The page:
More members began retiring to the greater Miami area in the years after World War II and some of these members helped to establish a benevolent society known as the Sephardic Jewish Brotherhood of Greater Miami. The leaders of the Sephardic Jewish Brotherhood of Greater Miami requested to become part of the Brotherhood and, on April 20, 1950, the Florida branch was established, with its own cemetery plot. In 1949-1950, fundraising efforts began for a nursing home for Sephardim, the Sephardic Nursing and Rehabilitation Center, also known as the Sephardic Home for the Aged, which opened in 1957. Although the Brotherhood is affiliated with the Nursing and Rehabilitation Center, the Center has always been an autonomous organization.

After a fire destroyed the headquarters at Jerome Avenue in late 1952, the Brotherhood temporarily moved into the Sephardic Jewish Center of the Bronx, Inc. Later the Brotherhood moved into property bought from the Sephardic Jewish Center at East 169th Street, Bronx, where ground was broken for a new community center in 1955. In 1956, the Brotherhood's official publication, The Sephardic Brother, was launched to help keep members informed of the Brotherhood's activities. The Brotherhood moved to Rego Park, Queens in 1977-1978 and later moved to Forest Hills, Queens. Today there are branches in New York, New Jersey, Pennsylvania, and Florida offering death and monument benefits, scholarships and funds for the needy.

Extent

81 Linear Feet

Overview

This collection contains the institutional records of the Sephardic Jewish Brotherhood of America, a fraternal organization founded in New York in 1921 to serve and unify the American Sephardic Jewish community. These records primarily pertain to issues of membership, including mortuary and sick benefits, scholarships and access to charitable funds, as well as information about community receptions and various other cultural activities.

Arrangement

At the time of accession, the materials were arranged into five series with the death and resignation records organized into subseries by date of death or resignation. The boxes containing the death and resignation records were originally arranged in loose alphabetical order, with all of the records for each letter or group of letters in the same box although the folders were not alphabetical within the boxes. These records have been alphabetized within each subseries. When there is more than one person with the same name, the folders are listed chronologically by date of death or expulsion. The boxes containing records of applicants for scholarships were originally arranged in rough chronological order. These records have been arranged alphabetically by date. The materials about the Perahia Fund for the Needy have been divided into two subseries, Administrative Information and Recipients’ Records, and have been alphabetized within each subseries. The Sephardic Brother newsletters have been arranged chronologically.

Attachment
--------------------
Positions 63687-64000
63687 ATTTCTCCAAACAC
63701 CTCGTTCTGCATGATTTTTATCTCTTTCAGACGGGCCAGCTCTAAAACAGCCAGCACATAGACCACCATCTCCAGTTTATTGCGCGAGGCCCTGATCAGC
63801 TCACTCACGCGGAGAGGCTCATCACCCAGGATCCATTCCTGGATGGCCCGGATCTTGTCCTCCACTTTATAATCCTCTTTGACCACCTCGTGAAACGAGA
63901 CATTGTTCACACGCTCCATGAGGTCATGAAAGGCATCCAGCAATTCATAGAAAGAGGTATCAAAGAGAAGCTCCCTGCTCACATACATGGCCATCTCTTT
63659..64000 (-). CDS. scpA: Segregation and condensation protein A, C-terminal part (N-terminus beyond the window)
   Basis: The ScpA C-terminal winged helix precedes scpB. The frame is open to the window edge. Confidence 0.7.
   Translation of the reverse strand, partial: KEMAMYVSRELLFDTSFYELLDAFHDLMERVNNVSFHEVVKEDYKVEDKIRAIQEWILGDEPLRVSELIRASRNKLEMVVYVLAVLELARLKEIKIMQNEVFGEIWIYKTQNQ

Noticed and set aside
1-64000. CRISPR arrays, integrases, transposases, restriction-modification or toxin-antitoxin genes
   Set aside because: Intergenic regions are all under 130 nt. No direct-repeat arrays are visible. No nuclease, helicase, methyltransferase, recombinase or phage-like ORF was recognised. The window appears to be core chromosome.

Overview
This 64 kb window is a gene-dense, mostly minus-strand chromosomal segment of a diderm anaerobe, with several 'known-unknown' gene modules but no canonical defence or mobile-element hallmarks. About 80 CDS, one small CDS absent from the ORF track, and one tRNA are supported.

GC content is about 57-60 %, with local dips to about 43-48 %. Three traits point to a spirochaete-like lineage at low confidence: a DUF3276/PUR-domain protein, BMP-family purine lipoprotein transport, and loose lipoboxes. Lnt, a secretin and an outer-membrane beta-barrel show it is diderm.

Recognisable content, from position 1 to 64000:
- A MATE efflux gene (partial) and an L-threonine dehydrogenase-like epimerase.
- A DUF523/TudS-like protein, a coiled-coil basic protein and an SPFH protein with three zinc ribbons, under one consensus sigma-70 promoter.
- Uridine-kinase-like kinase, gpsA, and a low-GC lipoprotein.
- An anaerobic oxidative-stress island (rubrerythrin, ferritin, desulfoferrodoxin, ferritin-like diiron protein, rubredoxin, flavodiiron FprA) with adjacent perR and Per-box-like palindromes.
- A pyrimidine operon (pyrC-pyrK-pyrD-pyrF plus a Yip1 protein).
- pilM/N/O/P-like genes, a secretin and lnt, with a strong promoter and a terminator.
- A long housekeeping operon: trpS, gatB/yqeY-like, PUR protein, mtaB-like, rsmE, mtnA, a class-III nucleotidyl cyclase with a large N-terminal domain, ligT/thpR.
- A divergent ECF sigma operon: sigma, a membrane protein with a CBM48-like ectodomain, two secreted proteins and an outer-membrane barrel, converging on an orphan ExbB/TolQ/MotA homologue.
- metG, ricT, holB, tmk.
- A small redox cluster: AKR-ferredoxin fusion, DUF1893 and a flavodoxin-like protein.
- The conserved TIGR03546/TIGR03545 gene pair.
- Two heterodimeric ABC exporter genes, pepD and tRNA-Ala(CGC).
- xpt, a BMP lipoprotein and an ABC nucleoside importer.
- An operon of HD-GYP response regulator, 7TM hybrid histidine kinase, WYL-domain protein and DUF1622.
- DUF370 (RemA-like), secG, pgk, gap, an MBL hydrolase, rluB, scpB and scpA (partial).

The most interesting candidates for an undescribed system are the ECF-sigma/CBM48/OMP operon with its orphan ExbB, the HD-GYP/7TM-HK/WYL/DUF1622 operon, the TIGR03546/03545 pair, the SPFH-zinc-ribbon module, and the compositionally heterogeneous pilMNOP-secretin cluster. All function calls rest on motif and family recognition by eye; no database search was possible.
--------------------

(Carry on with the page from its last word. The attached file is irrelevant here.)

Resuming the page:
Many of the family names in these records have multiple spellings, sometimes even within a single folder. Members with similar names, such as Moche, Mosche and Moshe, may or may not be from the same family. Some names have been changed on the folders, often making the names conform to each other more closely and these changed names are the folder titles used. Folders are listed according to the name and date written on the folder, which is not always the same as all of the documents within that folder, both in terms of name and date of death. Members who changed their names are listed according to their newest name and previous names are written in parentheses. Similarly, if the date of death is somewhat unclear, alternate dates are also in parentheses. For many of the resignation and expulsion records, the date of expulsion is not known. In these cases, the date of the last dated document is listed. Folders are arranged in chronological and alphabetical order.
  1. Series I: Death Records (materials: 1913-2004)
  2. Subseries 1: 1918-1969 (materials: 1913-1988)
  3. Subseries 2: 1970-1989 (materials: 1921-1993)
  4. Subseries 3: 1990-2006 (materials: 1929-2004)
  1. Series II: Resignations, Transfers and Expulsions (materials: 1935-2004)
  2. Subseries 1: Seniors, 1946-1996 (materials: 1935-1997)
  3. Subseries 2: Juniors, 1959-1992 (materials: 1955-1994)
  4. Subseries 3: Recent, 1993-2003 (materials: 1943-2004)
  1. Series III: Scholarships (1956-1999)
  2. Subseries 1: Administrative Information (1956-1999)
  3. Subseries 2: Applicants Records (1971-1999)
  1. Series IV: Henry J. Perahia Funds for the Needy (1965-2002)
  2. Subseries 1: Administrative Information (1965-1993)
  3. Subseries 2: Recipients Records (1979-2002)
  1. Series V: Sephardic Brother Newsletter (1960-1976)

Acquisition Information

The collection was transferred by Bernard Ouziel, President of the Sephardic Jewish Brotherhood to the American Sephardi Federation between May 27, 2005 and July 7, 2005.

Related Material

The American Sephardi Federation has CDs containing these records as well as the booklet put out by the Brotherhood for its 50th anniversary, entitled Golden Anniversary. In addition, ASF has several sound recordings of lectures and speeches made to the Brotherhood in its Henry V. Besso Collection. Henry V. Besso was a member of the Sephardic Jewish Brotherhood, and among his collection, there is some information about his activities there. ASF also holds the Records of the Central Sephardic Jewish Community of America, which has an online finding aid.

Separated Material

A sound reel of an event honoring Hyman Nadjari and a photoplate of the 1966 administrative committee have been removed for proper storage.
Title
Guide to the Records of the Sephardic Jewish Brotherhood of America 1913-2004 ASF AR-33
Status
In Progress
Author
Processed by Rachel S. Harrison and Tamar Zeffren as part of the Leon Levy Archival Processing Initiative, made possible by the Leon Levy Foundation.
Date
©2009
Language of description
English
Script of description
Latin
Language of description note
Description is in English.

Repository Details

Part of the American Sephardi Federation Repository

Contact:
15 West 16th Street
New York NY 10011 United States